Battle for the Rupert 





Giving away the river 10/29/01


Commentary: Crees surrender their great river Rupert

  . Commentary: 25 years of force-fed acculturation

Cree deal a model or betrayal? 12/10/01


$3.6 billion deal unraveling 12/10/01

  . Hydro Quebec's hidden agenda 12/15/01
  . Cree leaders may have deal in a week 12/19/01

Grand Chief Moses Quebec's hero 12/19/01



AIP  Agreement in Principle signed on the Rupert River, Oct. 23/01


CRA  Cree Regional Authority, the administrative government


Eeyou Istchee  Cree homeland. Meaning:  People's Land


Eeyouch  Cree people


GCCEI   Grand Council of the Crees, governing body of Cree Nation whose members are chiefs of the nine communities


JBNQA James Bay and Northern Quebec Agreement (1975), the first agreement


NBR   Nottaway-Broadback

-Rupert Project, to be phase III of James Bay Project


Push for complete and full participation

by Will Nicholls

The Agreement in Principle was one of the most closely guarded secrets in Quebec. At this point it's difficult to discern everything it could mean for the Cree. Upon reading it, I will say I have reservations about the deal, especially because of the Rupert River diversion, among other issues.

But the crux of the matter for me is the idea that the chiefs can sign on our behalf without a vote or some other mechanism whereby the Cree people as a whole will manifest their will.

Ted Moses in his interview said he would have no problem with a referendum but seemed to waffle on whether there would be one or not. He has stated there would be a consultation process but in reality that means almost nothing. It means he will be talking to people and taking a few questions. It doesn’t address whether or not a mandate by the people is given to sign the deal.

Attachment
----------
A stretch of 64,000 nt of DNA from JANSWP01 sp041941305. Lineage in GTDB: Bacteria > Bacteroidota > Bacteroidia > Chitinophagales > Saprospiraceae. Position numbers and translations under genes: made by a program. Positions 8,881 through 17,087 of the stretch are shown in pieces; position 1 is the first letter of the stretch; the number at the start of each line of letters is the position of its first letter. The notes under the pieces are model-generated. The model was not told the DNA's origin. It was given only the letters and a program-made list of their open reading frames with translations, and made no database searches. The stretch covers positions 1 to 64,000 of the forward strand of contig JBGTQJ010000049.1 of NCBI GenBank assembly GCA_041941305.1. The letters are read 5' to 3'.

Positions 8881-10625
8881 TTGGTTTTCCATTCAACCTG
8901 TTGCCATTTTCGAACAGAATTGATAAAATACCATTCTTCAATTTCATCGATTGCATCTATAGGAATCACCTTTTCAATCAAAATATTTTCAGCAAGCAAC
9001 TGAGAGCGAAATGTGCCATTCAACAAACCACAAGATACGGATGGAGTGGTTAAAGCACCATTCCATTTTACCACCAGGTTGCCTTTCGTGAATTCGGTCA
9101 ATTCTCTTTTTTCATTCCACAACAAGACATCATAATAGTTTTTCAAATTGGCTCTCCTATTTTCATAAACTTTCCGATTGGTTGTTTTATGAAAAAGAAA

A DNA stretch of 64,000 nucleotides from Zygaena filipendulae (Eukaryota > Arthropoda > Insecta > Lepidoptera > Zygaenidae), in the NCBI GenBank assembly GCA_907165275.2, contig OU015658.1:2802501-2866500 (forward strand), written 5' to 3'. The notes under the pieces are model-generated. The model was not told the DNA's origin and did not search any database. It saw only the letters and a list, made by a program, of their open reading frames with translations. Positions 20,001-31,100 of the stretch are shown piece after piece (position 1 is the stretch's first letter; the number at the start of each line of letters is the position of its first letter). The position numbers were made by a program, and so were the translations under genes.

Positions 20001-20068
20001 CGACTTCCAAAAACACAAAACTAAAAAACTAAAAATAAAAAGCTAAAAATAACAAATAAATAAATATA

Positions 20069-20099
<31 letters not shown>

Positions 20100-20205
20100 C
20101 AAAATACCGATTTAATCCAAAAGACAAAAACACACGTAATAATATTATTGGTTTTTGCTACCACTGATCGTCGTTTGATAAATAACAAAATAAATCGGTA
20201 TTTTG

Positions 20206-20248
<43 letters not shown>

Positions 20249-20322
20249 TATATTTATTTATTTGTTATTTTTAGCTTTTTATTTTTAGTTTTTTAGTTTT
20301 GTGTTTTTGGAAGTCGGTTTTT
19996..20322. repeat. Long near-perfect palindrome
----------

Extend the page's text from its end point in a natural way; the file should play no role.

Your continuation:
The reason I bring this up is someone in the office mentioned that a chief had said they could sign on the people’s behalf because they were elected to do so. Yes there is signing authority granted to the position of a leader but it only morally extends so far.

Consider if Premier Landry, in his vision for an independent Quebec, just said, “You elected me and you knew I was a separatist so we are going to separate immediately.” It didn’t happen because he and his party knows the importance of a legitimate mandate to separate requires not only the political will but also the will of the people by way of a referendum. In the meantime they still sign deals with the Federal Government on health and other issues.

In this way the Agreement-in-principle is something that requires more than just the political will of the chiefs. It requires the will of the Cree people as a whole. This is not a day-to-day or year-to-year Agreement, it is a three-to-four generation Agreement. It is one that will effectively kill another river and directly impact three communities. It is one that if not honoured in full will leave us more vulnerable than before. It promises great things, and like the JBNQA and other agreements we have entered into the past, has the potential for a positive impact.

But it cannot be a decision made by a few who will decide what is best for us. That mentality went out with the Indian Agent even though Indian Affairs Minister Robert Nault seems to be trying to revive it with his own round of consultation talks. If the Cree leadership has said his method of consultations concerning Native Governance is wrong then so is this Cree consultation process if there is no mechanism where the Cree people and not just the Cree leadership can vote on this issue. Anything else smacks of hypocrisy.

This is the message we have to pass on to our leaders: We deserve a say in determining the future of Eeyou Istchee just as much as they do. The Cree people are not content to be an audience to a decision on our future. We demand and require full participation in all such far-reaching matters.

Reprinted with permission of  The Nation

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